The monster in my head has razor sharp teeth, paired with a tongue that drips poison with every word it speaks. The monster in my head has claws that are capable of tearing through human flesh and leaving marks on the backs of men who are too weak. The monster in my head has a twisted face, plastered with makeup and FaceTune effects, and that is exactly why she remains burrowed in the deepest parts of my mind, begging me to slice open my skin and bleed until my veins are empty.
I refuse to bleed any longer.
I believe that there is strength in telling your story, and that sometimes your story will reach the people who need to hear it the most. So instead of bottling up the mess that I call my life any longer, here’s what I’ve learned from dealing with the monster that has more likes than me.
It’s increasingly easy to find yourself caught up in social media these days, so much so that I feel pity for the generation that is growing up in a time where they know nothing but internet access and YouTubers. If you’re anything like me, the first thing you do in the morning is scroll through your newsfeed on Facebook, check your Snapchat, and/or scroll through Instagram. It’s all fun and games until you’re suddenly stood in front of a full-length mirror, wondering why you don’t look like the other people you follow online.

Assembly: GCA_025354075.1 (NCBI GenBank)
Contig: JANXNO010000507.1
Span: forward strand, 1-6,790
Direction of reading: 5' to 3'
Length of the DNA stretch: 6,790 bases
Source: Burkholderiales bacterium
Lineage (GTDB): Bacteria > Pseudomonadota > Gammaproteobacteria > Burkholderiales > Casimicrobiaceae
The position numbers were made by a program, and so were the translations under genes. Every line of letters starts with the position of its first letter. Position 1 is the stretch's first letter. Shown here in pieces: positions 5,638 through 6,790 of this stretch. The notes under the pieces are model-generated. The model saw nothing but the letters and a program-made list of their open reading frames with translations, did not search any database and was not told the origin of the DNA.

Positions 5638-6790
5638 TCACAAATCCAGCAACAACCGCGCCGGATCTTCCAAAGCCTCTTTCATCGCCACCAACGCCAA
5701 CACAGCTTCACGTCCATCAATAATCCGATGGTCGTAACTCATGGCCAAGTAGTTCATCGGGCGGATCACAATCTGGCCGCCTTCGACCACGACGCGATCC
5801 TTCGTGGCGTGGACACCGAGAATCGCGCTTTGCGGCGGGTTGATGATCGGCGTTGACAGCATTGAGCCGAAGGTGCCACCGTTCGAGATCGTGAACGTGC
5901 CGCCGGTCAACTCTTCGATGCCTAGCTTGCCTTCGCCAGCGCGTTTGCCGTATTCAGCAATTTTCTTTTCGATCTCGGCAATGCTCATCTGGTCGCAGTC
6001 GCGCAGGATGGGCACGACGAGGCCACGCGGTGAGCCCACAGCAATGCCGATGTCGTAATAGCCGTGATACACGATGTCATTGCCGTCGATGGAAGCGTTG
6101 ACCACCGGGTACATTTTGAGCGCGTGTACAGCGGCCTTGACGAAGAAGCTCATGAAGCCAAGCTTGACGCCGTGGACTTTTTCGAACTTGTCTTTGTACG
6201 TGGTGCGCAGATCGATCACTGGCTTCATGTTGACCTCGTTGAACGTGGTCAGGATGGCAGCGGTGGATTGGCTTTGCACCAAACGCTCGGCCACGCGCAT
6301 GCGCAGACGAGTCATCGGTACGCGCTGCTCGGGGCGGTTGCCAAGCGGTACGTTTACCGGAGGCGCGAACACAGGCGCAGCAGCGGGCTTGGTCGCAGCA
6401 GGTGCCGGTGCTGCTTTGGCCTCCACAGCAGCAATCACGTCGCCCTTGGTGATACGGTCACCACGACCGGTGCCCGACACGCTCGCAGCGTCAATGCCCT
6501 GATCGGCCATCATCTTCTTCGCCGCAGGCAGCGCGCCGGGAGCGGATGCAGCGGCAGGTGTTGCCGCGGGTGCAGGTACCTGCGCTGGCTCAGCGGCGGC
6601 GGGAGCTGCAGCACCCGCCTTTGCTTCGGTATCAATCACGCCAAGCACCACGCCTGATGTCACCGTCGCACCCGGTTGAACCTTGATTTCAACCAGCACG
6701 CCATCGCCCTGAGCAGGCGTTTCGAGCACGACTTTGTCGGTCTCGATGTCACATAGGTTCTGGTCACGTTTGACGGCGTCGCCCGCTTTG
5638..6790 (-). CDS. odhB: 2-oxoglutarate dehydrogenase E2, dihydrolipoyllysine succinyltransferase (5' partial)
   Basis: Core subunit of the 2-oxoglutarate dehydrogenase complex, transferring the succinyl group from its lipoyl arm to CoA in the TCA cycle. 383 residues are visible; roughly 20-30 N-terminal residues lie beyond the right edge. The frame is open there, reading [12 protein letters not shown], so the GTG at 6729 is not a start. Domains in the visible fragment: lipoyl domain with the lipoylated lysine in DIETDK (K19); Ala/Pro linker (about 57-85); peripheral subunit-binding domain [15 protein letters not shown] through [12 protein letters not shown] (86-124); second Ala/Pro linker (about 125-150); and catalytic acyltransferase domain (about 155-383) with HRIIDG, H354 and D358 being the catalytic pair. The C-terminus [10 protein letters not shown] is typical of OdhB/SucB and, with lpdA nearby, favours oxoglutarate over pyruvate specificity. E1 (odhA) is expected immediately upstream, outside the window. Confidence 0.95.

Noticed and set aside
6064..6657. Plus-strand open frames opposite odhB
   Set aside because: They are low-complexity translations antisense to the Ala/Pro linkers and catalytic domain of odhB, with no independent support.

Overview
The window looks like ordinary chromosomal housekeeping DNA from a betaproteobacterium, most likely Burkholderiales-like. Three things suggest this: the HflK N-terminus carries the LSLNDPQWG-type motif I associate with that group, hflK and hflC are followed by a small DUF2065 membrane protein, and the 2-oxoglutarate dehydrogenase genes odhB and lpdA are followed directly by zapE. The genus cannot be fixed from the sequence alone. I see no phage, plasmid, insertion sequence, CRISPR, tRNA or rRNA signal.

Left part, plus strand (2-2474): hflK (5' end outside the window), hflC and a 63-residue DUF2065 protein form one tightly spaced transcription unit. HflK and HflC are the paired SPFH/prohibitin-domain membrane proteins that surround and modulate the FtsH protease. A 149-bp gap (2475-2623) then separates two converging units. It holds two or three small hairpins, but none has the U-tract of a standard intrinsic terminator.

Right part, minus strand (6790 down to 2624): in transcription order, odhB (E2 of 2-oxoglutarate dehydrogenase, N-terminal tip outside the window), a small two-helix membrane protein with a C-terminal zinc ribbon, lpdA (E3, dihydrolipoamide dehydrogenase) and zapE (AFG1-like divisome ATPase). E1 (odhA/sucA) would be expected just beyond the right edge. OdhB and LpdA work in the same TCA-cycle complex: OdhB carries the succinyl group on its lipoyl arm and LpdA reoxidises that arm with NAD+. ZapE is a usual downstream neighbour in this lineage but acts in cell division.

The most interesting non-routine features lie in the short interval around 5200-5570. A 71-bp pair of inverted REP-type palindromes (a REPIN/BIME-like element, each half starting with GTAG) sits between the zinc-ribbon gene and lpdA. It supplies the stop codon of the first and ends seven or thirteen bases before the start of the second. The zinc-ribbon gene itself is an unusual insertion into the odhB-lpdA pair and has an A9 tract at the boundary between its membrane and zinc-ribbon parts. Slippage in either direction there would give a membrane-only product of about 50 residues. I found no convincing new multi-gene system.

If you know what I’m referring to, you understand how painful and disgusting it feels to think negatively about yourself.
If you don’t know, I hope that you never have to find out.
Standing in front of a full-length mirror is like putting yourself on display in a museum. Except, in a museum, someone will refer to you as art. But it’s only you staring in the mirror, and you certainly don’t feel like art. You feel vulnerable, you feel sad, and sometimes you feel a little too squishy.
Whether you’re comparing your relationship status, your financial status, your lifestyle, or your looks, comparing yourself is like willingly attaching an IV bag of poison to your veins. At first, it may seem harmless, but over time you’ll start to feel the full effect.
Now, I’m not going to tell you that I have the cure-all to comparison. Quite frankly, I don’t believe that anyone does. I believe it’s a part of human nature, and an ugly downside of our culture’s technological advances.
But I can tell you that if you take things day by day, it gets easier.
If you keep track of the thoughts that invade your brain and make you feel negatively about yourself, it gets easier.
Once you learn the little triggers that set off the feeling of inadequacy, you’ll learn how to have control of them and how to put an end to them (almost completely).
It’s not a process that happens overnight, it’s taken me well over a year, and the same monster keeps knocking at the door of my thoughts now that it has been retriggered.
But overtime, you can overcome anything.
As will I.